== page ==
**Summary:**

What are axiomatizations good for? Axiomatic decision theory was pioneered in the early 20th century by Ramsey (1926) and de Finetti (1931,1937), and achieved remarkable success in shaping economic theory … A remarkable amount of economic research is now centered around axiomatic models of decision … What have these axiomatizations done for us lately? What have we gained from them? Are they leading to advances in economic analysis, or are they perhaps attracting some of the best minds in the field to deal with difficult problems that are of little import? Why is it the case that in other sciences, such as psychology, biology, and chemistry, such axiomatic work is so rarely found? Are we devoting too much time for axiomatic derivations at the expense of

**Topics:**

Lars Pålsson Syll considers the following as important: Economics

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## What are axiomatizations good for?

Axiomatic decision theory was pioneered in the early 20th century by Ramsey (1926) and de Finetti (1931,1937), and achieved remarkable success in shaping economic theory … A remarkable amount of economic research is now centered around axiomatic models of decision …

What have these axiomatizations done for us lately? What have we gained from them? Are they leading to advances in economic analysis, or are they perhaps attracting some of the best minds in the field to deal with difficult problems that are of little import? Why is it the case that in other sciences, such as psychology, biology, and chemistry, such axiomatic work is so rarely found? Are we devoting too much time for axiomatic derivations at the expense of developing theories that fit the data?

This paper addresses these questions … Section 4 provides our response, namely that axiomatic derivations are powerful rhetorical devices …

‘Powerful rhetorical device’? What an impressive achievement indeed …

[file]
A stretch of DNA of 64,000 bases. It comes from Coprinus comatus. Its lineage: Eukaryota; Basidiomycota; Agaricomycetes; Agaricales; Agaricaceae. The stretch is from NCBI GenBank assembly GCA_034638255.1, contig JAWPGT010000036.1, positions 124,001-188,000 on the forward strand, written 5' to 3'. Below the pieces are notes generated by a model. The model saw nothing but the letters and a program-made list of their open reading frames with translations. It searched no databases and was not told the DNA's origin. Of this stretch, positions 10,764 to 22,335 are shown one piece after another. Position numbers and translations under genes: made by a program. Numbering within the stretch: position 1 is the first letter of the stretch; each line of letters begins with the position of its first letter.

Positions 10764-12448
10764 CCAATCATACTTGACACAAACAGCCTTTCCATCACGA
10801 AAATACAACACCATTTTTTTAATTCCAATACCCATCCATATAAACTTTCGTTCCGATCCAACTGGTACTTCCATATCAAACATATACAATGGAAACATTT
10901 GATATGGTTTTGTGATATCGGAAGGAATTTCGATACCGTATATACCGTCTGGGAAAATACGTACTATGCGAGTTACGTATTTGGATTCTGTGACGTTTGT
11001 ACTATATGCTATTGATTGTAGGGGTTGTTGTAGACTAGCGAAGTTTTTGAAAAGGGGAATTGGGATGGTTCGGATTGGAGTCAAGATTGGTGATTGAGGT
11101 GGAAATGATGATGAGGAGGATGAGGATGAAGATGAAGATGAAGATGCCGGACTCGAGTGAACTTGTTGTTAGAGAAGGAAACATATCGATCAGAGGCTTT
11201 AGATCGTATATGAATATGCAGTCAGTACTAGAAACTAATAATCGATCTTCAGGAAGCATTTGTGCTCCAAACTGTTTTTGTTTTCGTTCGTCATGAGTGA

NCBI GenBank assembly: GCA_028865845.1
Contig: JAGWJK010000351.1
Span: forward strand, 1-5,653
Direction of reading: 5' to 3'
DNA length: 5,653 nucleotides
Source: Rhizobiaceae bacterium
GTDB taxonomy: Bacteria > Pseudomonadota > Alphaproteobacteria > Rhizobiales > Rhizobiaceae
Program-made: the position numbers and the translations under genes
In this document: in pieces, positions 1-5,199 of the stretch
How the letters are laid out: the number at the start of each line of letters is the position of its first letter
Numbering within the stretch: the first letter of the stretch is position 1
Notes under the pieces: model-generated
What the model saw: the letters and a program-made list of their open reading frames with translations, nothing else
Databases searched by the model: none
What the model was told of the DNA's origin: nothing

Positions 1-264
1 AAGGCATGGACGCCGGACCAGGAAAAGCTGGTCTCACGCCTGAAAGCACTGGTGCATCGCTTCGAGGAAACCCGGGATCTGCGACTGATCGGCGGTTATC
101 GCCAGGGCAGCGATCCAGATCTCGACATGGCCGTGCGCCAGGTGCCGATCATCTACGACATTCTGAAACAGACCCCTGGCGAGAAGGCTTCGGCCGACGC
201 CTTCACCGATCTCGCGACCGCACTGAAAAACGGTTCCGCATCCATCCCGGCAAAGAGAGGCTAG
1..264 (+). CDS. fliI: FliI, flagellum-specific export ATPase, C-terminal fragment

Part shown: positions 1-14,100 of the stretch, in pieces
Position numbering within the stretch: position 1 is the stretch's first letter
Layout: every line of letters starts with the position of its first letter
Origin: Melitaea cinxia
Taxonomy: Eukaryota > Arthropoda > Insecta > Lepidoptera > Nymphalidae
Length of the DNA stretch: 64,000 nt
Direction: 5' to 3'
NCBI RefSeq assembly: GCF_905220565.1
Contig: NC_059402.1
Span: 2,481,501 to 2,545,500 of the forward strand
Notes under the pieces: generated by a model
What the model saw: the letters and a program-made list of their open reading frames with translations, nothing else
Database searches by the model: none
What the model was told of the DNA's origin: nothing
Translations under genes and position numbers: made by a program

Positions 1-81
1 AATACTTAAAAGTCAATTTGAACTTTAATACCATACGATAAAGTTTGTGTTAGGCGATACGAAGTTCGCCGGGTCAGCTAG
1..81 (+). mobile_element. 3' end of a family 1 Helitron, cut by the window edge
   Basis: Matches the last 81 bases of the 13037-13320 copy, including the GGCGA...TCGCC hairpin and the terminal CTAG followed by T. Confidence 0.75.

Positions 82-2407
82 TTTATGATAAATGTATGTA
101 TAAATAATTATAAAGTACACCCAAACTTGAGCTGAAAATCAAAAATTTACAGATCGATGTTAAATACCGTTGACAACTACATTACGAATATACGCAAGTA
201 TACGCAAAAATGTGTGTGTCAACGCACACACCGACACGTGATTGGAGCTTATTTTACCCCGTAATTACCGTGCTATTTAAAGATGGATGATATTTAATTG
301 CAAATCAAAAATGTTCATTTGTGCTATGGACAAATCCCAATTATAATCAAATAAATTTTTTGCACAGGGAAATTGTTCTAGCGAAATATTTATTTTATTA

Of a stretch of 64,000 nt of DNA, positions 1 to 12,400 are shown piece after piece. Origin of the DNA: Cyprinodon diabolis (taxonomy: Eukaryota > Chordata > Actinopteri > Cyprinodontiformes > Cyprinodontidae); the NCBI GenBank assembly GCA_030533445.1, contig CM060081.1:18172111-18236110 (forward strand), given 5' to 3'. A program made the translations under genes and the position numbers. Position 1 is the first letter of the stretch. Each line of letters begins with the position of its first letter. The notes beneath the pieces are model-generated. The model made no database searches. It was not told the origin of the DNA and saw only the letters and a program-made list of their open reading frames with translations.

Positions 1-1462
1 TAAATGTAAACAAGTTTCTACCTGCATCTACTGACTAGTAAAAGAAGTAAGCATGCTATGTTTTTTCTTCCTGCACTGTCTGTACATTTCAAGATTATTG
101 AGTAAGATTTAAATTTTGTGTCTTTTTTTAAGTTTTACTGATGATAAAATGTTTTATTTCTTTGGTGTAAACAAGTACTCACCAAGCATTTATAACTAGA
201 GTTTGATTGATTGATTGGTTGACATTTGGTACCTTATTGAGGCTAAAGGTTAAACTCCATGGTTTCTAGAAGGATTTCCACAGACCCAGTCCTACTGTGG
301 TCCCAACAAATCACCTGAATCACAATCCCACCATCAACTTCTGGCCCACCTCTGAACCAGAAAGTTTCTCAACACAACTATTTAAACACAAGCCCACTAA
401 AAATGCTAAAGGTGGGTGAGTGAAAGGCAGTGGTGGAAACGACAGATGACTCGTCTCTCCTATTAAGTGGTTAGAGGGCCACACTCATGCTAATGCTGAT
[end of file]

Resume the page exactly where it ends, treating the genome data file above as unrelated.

Some of us have for years been urging economists to pay attention to the ontological foundations of their assumptions and models. Sad to say, economists have not paid much attention — and so modern economics has become increasingly irrelevant to the understanding of the real world.

Within mainstream economics internal validity is still everything and external validity nothing. Why anyone should be interested in that kind of theories and models is beyond imagination. As long as mainstream economists do not come up with any export-licenses for their theories and models to the real world in which we live, they really should not be surprised if people say that this is not science, but autism!

Studying mathematics and logic is interesting and fun. It sharpens the mind. In pure mathematics and logic, we do not have to worry about external validity. But economics is not pure mathematics or logics. It’s about society. The real world. Forgetting that, economics is really in dire straits.

Mathematical axiomatic systems lead to analytic truths, which do not require empirical verification, since they are true by virtue of definitions and logic. It is a startling discovery of the twentieth century that sufficiently complex axiomatic systems are undecidable and incomplete. That is, the system of theorem and proof can never lead to ALL the true sentences about the system, and ALWAYS contain statements which are undecidable – their truth values cannot be determined by proof techniques. More relevant to our current purpose is that applying an axiomatic hypothetico-deductive system to the real world can only be done by means of a mapping, which creates a model for the axiomatic system. These mappings then lead to assertions about the real world which require empirical verification. These assertions (which are proposed scientific laws) can NEVER be proven in the sense that mathematical theorems can be proven …

Many more arguments can be given to explain the difference between analytic and synthetic truths, which corresponds to the difference between mathematical and scientific truths … The scientific method arose as a rejection of the axiomatic method used by the Greeks for scientific methodology. It was this rejection of axiomatics and logical certainty in favour of empirical and observational approach which led to dramatic progress in science. However, this did involve giving up the certainties of mathematical argumentation and learning to live with the uncertainties of induction. Economists need to do the same – abandon current methodology borrowed from science and develop a new methodology suited for the study of human beings and societies.